Trump suggests one day after announcement of state visit that UK spied on his campaign

Trump suggests one day after announcement of state visit that UK spied on his campaign
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President TrumpDonald John TrumpTrump administration eyes proposal to block jet engine sales to China: report Trump takes track to open Daytona 500 Brazile 'extremely dismayed' by Bloomberg record MORE on Wednesday tweeted about a former CIA analyst's comment suggesting the United Kingdom spied on Trump's campaign during the 2016 election. 

" 'Former CIA analyst Larry Johnson accuses United Kingdom Intelligence of helping Obama Administration Spy on the 2016 Trump Presidential Campaign.' @OANN WOW!," the president tweeted, tagging the right-wing One America News Network.

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One America political correspondent Neil W. McCabe had said on air that Johnson told him that “it is time for the American people to learn the truth about how the British government helped the Obama administration dodge the Fourth Amendment by spying on the 2016 Trump campaign for them.”

Johnson said that the U.S. and British governments communicated about Trump campaign adviser George PapadopoulosGeorge Demetrios PapadopoulosCalifornia Democrat Christy Smith launches first TV ad in bid for Katie Hill's former House seat DOJ releases new tranche of Mueller witness documents Trump rails against Fox News for planning interviews with Schiff, Comey MORE, who pleaded guilty in 2017 of lying to the FBI.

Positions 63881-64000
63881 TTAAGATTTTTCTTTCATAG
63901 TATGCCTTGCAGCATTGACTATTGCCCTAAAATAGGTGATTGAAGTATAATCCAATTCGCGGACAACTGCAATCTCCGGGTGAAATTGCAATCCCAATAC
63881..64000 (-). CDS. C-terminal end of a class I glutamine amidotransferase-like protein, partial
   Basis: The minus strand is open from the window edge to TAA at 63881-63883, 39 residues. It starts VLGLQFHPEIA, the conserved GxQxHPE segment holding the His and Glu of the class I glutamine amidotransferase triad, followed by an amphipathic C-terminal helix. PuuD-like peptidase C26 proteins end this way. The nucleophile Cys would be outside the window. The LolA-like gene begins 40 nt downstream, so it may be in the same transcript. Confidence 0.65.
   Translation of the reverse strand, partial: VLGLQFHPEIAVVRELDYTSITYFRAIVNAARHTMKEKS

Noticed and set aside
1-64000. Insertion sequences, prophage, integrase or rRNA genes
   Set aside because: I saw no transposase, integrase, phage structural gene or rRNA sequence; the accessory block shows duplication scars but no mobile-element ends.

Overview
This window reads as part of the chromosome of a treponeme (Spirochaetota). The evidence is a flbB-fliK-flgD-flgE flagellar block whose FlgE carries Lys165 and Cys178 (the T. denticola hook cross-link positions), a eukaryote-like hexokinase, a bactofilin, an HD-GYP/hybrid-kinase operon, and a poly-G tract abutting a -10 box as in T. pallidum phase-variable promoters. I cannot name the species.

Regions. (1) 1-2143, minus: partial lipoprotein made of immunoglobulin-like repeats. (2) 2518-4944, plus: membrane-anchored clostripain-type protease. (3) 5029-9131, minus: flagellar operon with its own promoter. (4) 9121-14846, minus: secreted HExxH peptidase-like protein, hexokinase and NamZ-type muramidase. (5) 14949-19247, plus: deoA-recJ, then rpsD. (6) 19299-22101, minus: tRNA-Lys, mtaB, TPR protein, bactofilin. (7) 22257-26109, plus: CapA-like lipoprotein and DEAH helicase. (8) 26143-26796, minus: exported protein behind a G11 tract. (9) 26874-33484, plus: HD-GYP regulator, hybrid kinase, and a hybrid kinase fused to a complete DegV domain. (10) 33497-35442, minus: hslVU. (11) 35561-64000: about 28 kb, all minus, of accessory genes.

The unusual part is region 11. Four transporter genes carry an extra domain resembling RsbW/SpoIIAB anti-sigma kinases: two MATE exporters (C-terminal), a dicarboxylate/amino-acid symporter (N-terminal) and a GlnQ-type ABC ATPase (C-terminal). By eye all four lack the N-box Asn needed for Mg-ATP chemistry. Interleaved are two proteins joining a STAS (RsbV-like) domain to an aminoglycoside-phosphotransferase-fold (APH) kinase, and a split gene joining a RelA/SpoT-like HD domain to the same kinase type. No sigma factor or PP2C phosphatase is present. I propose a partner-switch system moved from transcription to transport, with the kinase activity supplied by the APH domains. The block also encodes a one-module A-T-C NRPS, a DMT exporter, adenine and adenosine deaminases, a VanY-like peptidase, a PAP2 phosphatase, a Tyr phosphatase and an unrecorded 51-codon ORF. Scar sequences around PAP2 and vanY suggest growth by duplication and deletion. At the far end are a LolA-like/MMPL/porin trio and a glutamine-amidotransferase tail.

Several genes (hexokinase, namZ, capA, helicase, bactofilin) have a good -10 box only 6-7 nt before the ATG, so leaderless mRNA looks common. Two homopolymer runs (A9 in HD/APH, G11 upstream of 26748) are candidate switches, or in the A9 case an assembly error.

The White House on Tuesday announced that Trump would make his first official state visit to the U.K. coinciding with D-Day ceremonies commemorating the 75th anniversary of the Allied invasion of Europe during World War II. 

"This state visit will reaffirm the steadfast and special relationship between the United States and the United Kingdom," the White House said in a Tuesday statement. 

Attorney General William BarrWilliam Pelham BarrSunday shows - Spotlight shines on Bloomberg, stop and frisk GOP senator on Trump's Roger Stone tweet: 'Just because you can sing ... doesn't mean you should sing' Short defends Trump's tweets as a 'very effective way' to communicate with Americans MORE said earlier this month that he believed "spying" took place on the Trump campaign, but later clarified that he was concerned about possible improper surveillance and would look into it.  

Trump later echoed the idea, saying there was "absolutely" spying on his campaign.